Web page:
Wheelus High School Life

I started writing for newspapers when I was 14 and a freshman at Wheelus Air Force Base High School in Tripoli, Libya.  Lucky for me I saved several of those newspapers, delicate as they now are on newsprint over 50 years later.

Since there are many funny and interesting comments about high school life in this little newspaper, I’m going to bring a few tidbits to life again.

I arrived in Tripoli in November 1955. At that time there were only four high school seniors set to graduate in June of 1956. Each senior had an office—why leave anyone out! As the old saying goes, “All Chiefs, no Indians!” Russ Darling, the only male in the class, was president, Joan Du Dasko was Vice President, Diane Garza served as secretary, and Darleen Pannett was chaplain. None of them were slackers: they’d been busy during their school years with the yearbook, Chorus, Library Club, Dramatics Club, Student Council, and Russ was active in the Athletic Club.

There were twelve juniors to draw from for class officers, but Carol Kelley must have been more enthusiastic: she served as both secretary and treasurer. Mary Jo Cain (her father, Col. W.J. Cain, was the base commander) must have inherited her dad’s leadership abilities since she was class president.

Sophomores were more plentiful: there were twenty-one of them. The Freshman class was fairly large with thirty-two students. Junior High (I was an eighth grader then) had lots of students. The number of students from first grade to twelfth grade totaled the grand number of 1,090.

The school newspaper, THE BARRACAN, was edited by the very capable and congenial Myrna Gary. Like many of us who’d been service brats or had fathers involved with the State Department, she became a world traveler and is currently on duty once again about as far down under as you can get—McMurdo Station in Antarctica. I’ve enjoyed lots of penguin photos she has shared with former Wheelus students. The South Pole must hold an attraction for adventurers, Mark Davenport, who was once a Tripoli youngster, also works there for the National Science Foundation.

THE BARRACAN newspaper-- It Covers All!

A regular BARRACAN feature was the Ideal Boy or the Ideal Girl of a male or female student.  Jimmy Smith, who was a 10th grader in 1956, imagined such a girl would have long blond hair since he liked Sandy Rinear’s blond locks. She remains blond and lovely, as I’ve seen in photos. He preferred Ginny Stewart’s eyes and Sharon (Sherrie) Forsblade’s smile. I can attest to Sharon’s smile—she’s a friend of mine to this day and used to be a California neighbor of mine. Jimmy liked Linda Gray’s figure, and I can vouch for that as well because I enjoyed her company over the years when she visited Sharon. Unfortunately, Linda passed away last year.

Jimmy didn’t stop there: his ideal girl would be cute as June Ward, attractive as Diana Craft, as intelligent as Ann Shower and be as friendly as Mary Jo Cain. He didn’t want much!

There was a poll taken of students’ opinions of the 1956 U.S. election, even though no one was old enough to vote. Jimmy Smith told the paper that he wanted to vote for Adlai Stevenson because the Republican Party “has pretty well messed up the government.” Jimmy Smith went on to be elected to public office in Florida where he now lives. If anyone knows what office and if he still holds it, please get in touch. Janice Harkey, on the other hand, liked Eisenhower because she wanted the Republicans to stay in power. As the French say: “The more things change, the more they remain the same!”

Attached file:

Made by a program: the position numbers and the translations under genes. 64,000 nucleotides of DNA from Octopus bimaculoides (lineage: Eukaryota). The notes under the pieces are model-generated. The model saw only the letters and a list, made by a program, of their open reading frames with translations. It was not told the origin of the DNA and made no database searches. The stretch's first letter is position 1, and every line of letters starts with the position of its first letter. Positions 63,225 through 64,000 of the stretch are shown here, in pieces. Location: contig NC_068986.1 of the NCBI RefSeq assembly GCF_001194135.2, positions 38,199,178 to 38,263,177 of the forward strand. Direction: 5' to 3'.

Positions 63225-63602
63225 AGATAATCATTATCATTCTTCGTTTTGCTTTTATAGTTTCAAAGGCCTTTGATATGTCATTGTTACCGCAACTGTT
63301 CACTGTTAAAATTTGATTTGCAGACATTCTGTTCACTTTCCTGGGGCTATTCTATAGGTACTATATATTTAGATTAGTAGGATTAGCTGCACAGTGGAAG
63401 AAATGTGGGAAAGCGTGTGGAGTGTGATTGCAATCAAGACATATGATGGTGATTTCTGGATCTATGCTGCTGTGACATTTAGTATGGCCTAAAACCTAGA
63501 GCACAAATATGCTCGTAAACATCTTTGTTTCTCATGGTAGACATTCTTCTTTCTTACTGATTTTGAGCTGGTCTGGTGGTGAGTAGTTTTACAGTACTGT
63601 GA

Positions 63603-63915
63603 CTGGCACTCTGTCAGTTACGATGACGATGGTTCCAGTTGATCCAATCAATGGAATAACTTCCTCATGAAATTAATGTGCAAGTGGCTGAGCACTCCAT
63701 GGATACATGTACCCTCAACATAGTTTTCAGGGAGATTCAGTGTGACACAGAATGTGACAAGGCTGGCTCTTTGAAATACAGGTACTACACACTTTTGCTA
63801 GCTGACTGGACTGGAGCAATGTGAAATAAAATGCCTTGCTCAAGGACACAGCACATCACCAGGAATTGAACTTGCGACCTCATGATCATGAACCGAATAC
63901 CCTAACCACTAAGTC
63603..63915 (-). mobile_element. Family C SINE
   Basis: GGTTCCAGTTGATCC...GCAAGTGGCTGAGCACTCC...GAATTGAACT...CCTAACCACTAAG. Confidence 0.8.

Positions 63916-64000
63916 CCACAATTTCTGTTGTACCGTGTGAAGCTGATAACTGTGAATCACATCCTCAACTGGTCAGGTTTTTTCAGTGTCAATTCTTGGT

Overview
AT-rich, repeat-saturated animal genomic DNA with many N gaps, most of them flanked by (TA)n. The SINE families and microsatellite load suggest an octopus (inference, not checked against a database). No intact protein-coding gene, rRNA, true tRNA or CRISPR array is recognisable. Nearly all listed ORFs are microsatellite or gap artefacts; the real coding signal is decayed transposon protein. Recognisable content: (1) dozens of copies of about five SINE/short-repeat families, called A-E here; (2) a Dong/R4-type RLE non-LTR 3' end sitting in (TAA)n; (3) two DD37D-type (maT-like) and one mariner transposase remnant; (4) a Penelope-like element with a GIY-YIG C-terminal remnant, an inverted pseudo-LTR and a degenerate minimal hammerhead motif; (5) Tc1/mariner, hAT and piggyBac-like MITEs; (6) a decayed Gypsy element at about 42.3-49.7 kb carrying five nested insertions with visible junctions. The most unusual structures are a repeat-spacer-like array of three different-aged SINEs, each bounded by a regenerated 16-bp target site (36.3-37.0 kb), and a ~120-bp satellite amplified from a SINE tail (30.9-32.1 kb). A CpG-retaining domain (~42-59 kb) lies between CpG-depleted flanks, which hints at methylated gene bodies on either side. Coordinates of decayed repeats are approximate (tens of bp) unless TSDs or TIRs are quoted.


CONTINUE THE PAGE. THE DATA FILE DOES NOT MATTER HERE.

Martyn Bacheler wrote a feature called “Platter Chatter” for the BARRACAN, and in December of 1956, Elvis’ song “Don’t Be Cruel” was first in popularity for the third month in a row. In seventh place was Hugo Winterhalter’s instrumental “Canadian Sunset,” and Bing Crosby’s song “True Love” from the movie “High Society” was eighth.

“Here Come the Teenagers” was a fifteen-minute chatter and records radio show broadcast from Wheelus on Saturday mornings. Miss Gobbi, my delightful French teacher, was its sponsor. I can remember requesting “A White Sport Coat and a Pink Carnation” at one point, or was it “A Rose and a Baby Ruth?”

Although winter weather in Libya was nonexistent in that comfortable Mediterranean climate, just as I enjoy here in California, Susie Wisdom was wishing for a 12-foot deep snow for Christmas. Johnny Carlson, always a reader and not worried about the weather, was recommending “A Fireside Book of Yuletide Tales” for Christmas reading.

Watch for more “old” news in coming months.

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  15. Ernie says:

    In the 1954/55 school year, allowing for transfers in and out, we had a total WHS population of 52, including all four grades. That year we graduated one guy who seemed to have held on to his old desk at the school for some reason. I see Frank Macguire in the recent beach party photos from 1956. Gee, Frank would have been about 20 then … I hope the girls were being careful around the old goat.

    I left as a very simplistic 15 year old, and have remembered the experiences in Tripoli as some of the best in my life. It was fascinating to see the nomadic tribes continuing their lives as they were doing in the time of Christ. There seemed to be no changes from year 0 to year 1954 and certainly no changes from 1954 to 1955. These wonderful nomadic people have remained unchallenged by the space age, the cold war and exploration of outer space. Their largest concerns are food and water! It was also fun to step out of the picture for a moment or two, and see the experiences I had as a freshman in a wholly different high school in this very different country. By the time I graduated in 1958, I had been in three different high schools in three different countries on three different continents. Tripoli will always be where the best memories were found.

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